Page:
For instance, while the DZIF-10c mAb neutralized the Omicron BA.1 sublineage, it was not active against the BA.1.1 sublineage. Cilgavimab had significant neutralizing activity against BA.2 comparable to the Wu01 neutralizing levels and was >800-time superior to BA.1.1 and BA.1. Of all the analyzed mAbs, bebtelovimab exhibited robust neutralizing capacity against the three Omicron sublineages. Thus, sublineage identification or epidemiology should be considered when choosing mAbs for the treatment or prophylaxis of Omicron infections.

Conclusions

The study findings revealed a considerable but similar decline of serological immunity of the SARS-CoV-2 vaccinees or virus-infected individuals against the three Omicron sublineages, which notably hiked following COVID-19 booster vaccination. Nevertheless, significant variances in sensitivity to different antibodies by the Omicron BA.2 and BA.1 sublineages reveal their unique escape patterns that impact the clinical usage of antibodies. The present study findings have significant implications for SARS-CoV-2 vaccination approaches and antibodies used in COVID-19 therapy and prevention.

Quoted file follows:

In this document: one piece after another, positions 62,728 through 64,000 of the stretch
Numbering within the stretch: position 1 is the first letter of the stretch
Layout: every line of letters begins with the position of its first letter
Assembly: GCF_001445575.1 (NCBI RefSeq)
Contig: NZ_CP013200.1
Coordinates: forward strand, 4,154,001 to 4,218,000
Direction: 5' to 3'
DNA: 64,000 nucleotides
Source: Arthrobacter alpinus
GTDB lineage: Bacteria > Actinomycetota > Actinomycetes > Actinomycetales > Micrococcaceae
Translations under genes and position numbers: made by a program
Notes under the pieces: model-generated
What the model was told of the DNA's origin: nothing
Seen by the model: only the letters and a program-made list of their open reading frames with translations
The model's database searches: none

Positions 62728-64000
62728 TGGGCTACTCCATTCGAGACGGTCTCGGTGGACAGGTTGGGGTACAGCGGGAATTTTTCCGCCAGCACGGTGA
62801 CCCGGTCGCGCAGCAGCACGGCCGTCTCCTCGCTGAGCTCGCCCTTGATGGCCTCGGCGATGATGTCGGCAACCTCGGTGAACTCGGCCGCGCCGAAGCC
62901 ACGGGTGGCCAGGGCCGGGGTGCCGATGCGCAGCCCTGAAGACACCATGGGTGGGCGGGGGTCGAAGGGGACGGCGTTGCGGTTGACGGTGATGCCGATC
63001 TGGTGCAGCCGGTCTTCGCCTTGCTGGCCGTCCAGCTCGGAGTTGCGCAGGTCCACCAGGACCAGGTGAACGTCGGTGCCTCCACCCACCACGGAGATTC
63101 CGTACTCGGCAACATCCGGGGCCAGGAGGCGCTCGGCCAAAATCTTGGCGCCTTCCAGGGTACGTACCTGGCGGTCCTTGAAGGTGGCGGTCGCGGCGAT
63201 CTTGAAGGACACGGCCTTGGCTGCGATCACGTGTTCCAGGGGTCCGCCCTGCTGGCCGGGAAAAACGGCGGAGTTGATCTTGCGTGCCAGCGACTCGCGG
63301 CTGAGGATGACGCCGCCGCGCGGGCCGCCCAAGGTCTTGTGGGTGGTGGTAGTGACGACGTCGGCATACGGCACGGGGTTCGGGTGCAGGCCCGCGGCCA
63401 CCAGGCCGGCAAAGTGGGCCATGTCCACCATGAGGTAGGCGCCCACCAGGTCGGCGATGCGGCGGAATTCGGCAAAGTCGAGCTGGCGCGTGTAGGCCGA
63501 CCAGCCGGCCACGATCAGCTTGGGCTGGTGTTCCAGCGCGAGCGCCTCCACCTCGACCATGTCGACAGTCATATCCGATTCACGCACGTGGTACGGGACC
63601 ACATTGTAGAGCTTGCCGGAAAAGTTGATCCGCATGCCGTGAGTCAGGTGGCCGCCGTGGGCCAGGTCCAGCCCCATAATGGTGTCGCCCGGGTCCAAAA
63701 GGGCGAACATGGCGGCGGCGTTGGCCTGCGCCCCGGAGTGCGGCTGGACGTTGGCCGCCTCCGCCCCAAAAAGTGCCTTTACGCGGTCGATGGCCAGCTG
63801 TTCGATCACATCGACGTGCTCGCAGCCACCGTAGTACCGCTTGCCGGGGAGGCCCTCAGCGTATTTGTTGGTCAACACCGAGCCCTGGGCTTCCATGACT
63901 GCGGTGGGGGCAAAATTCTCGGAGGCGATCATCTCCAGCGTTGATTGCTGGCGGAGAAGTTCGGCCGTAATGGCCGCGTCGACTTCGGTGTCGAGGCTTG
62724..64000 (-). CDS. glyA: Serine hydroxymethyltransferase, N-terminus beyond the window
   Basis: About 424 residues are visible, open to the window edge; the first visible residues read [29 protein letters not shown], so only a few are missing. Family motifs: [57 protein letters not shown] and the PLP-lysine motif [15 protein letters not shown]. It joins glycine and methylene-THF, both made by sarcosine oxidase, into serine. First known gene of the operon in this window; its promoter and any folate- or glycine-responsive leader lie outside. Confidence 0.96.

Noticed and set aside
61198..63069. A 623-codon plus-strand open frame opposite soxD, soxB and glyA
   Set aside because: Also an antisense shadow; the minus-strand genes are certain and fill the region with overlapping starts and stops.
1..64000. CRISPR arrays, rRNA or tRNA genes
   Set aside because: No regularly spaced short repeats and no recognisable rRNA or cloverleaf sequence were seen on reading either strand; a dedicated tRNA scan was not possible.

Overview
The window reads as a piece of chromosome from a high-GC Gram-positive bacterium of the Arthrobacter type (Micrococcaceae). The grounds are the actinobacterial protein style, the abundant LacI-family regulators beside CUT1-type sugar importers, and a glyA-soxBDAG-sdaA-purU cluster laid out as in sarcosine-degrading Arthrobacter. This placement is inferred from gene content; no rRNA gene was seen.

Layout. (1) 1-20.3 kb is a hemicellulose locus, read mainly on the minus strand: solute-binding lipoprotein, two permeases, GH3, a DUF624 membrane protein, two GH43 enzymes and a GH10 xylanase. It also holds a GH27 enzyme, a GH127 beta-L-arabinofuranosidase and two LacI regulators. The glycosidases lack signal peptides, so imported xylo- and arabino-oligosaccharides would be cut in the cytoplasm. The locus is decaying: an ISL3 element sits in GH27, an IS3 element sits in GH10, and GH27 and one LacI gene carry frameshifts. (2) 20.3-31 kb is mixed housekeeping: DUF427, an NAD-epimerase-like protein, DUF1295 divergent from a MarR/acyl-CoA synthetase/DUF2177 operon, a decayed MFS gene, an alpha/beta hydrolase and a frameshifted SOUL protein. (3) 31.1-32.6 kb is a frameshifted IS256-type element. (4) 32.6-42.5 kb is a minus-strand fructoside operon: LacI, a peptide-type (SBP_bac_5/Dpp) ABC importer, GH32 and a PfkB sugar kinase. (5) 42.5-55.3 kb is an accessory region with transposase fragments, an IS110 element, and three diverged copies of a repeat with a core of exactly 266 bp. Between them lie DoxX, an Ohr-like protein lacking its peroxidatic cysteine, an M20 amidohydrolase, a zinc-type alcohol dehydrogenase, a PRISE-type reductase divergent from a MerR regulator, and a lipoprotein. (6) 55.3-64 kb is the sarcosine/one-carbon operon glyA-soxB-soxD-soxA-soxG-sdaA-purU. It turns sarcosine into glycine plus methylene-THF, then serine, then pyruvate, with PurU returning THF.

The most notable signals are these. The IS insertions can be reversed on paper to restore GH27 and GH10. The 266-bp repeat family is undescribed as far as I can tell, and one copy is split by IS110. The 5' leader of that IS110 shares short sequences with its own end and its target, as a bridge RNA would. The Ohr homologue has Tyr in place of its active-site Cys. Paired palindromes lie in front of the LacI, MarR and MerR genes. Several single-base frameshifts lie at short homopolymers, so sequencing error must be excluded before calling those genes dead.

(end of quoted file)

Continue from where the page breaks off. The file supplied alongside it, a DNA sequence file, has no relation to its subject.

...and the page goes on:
*Important notice

bioRxiv publishes preliminary scientific reports that are not peer-reviewed and, therefore, should not be regarded as conclusive, guide clinical practice/health-related behavior, or treated as established information.

Journal reference:
  • Cristiane Miranda Franca, Amin Mansoorifar, Avathamsa Athirasala, Ramesh Subbiah, Anthony Tahayeri, Luiz E. Bertassoni. Vascular inflammation exposes perivascular cells to SARS-CoV-2 infection. bioRxivdoi: https://doi.org/10.1101/2022.04.05.487240 https://www.biorxiv.org/content/10.1101/2022.04.05.487240v1

Posted in: Medical Science News | Medical Research News | Disease/Infection News

Tags: Antibodies, Antibody, Coronavirus, Coronavirus Disease COVID-19, covid-19, Efficacy, Epidemiology, Health Care, Hospital, immunity, Immunoassay, Immunoglobulin, Lentivirus, Microarray, Nucleic Acid, Omicron, Polymerase, Polymerase Chain Reaction, Prophylaxis, Protein, Pseudovirus, Research, Respiratory, Ribonucleic Acid, SARS, SARS-CoV-2, Severe Acute Respiratory, Severe Acute Respiratory Syndrome, Sotrovimab, Syndrome, Vaccine, Virus

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Shanet Susan Alex

Shanet Susan Alex, a medical writer, based in Kerala, India, is a Doctor of Pharmacy graduate from Kerala University of Health Sciences. Her academic background is in clinical pharmacy and research, and she is passionate about medical writing. Shanet has published papers in the International Journal of Medical Science and Current Research (IJMSCR), the International Journal of Pharmacy (IJP), and the International Journal of Medical Science and Applied Research (IJMSAR). Apart from work, she enjoys listening to music and watching movies.